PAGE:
As a researcher, reading and understanding scientific papers has always been a crucial part of my daily routine. I still remember the tricks I learned in grad school for how to digest a paper efficiently. However, with countless research papers being published every day, I felt overwhelmed to keep up to date with the latest research trends and insights. The old tricks I learned can only help so much.
Things start to change with the recent development of large language models (LLMs). Thanks to their remarkable contextual understanding capability, LLMs can fairly accurately identify relevant information from the user-provided documents and generate high-quality answers to the user’s questions about the documents. A myriad of document Q&A tools have been developed based on this idea and some tools are designed specifically to assist researchers in understanding complex papers within a relatively short amount of time.
Although it’s definitely a step forward, I noticed some friction points when using those tools. One of the main issues I had is prompt engineering. Since the quality of LLM responses depends heavily on the quality of my questions, I often found myself spending quite some time crafting the “perfect” question. This is especially challenging when reading papers in unfamiliar research fields: oftentimes I simply don’t know what questions to ask.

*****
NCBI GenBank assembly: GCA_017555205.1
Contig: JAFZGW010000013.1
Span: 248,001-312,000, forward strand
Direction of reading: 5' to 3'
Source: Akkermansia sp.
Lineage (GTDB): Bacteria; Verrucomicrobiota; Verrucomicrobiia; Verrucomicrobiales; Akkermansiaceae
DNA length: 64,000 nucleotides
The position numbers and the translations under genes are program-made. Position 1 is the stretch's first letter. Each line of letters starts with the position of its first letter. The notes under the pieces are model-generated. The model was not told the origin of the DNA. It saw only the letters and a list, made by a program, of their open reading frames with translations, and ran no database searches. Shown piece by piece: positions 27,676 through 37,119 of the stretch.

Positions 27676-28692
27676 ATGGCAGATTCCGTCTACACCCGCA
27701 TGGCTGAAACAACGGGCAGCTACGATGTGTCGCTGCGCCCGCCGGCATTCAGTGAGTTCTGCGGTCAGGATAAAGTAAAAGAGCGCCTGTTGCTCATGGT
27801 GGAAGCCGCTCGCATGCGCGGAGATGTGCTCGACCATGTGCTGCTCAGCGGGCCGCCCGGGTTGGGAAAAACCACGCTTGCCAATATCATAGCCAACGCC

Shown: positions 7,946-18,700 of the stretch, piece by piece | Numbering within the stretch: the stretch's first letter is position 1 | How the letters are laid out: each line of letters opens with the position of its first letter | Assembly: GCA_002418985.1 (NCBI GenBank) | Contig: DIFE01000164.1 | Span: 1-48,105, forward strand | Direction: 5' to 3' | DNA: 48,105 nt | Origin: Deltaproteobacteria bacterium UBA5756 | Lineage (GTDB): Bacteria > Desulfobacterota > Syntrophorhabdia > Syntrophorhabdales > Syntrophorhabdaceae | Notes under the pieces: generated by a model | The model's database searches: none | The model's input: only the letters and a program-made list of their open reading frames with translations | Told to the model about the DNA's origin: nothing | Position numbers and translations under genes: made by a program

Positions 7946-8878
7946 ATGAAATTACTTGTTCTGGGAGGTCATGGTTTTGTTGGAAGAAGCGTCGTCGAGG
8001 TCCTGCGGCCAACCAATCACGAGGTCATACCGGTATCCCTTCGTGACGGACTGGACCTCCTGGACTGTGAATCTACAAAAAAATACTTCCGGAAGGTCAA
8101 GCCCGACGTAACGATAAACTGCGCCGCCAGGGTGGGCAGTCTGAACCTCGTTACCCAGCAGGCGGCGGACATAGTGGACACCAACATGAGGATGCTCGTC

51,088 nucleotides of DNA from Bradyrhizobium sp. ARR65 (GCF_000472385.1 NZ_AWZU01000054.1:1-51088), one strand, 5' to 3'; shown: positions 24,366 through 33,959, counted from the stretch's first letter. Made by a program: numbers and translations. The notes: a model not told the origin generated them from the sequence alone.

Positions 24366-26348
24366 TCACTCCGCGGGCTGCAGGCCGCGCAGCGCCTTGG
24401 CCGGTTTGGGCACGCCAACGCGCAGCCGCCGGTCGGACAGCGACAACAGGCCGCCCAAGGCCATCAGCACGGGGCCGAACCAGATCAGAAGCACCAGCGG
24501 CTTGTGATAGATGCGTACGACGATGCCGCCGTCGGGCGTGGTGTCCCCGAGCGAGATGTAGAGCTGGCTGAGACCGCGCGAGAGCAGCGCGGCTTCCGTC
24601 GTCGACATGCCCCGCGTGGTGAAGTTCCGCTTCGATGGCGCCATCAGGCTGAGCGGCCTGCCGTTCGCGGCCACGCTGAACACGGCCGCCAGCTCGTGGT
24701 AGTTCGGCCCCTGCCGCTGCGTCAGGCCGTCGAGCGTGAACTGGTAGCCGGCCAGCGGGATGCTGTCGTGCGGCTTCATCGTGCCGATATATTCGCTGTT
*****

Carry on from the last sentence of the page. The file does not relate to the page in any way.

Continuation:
This experience got me thinking: is it possible to develop a system that can automate the process of Q&A about research papers? A system that can distill key points from a paper more efficiently and autonomously?
Previously, I worked on a project where I developed a dual-chatbot system for language learning. The concept there was simple yet effective: by letting two chatbots chat in a user-specified foreign language, the user could learn the practical usage of the language by simply observing the conversation. The success of this project led me to an interesting thought: could a similar dual-chatbot system be useful for understanding research papers as well?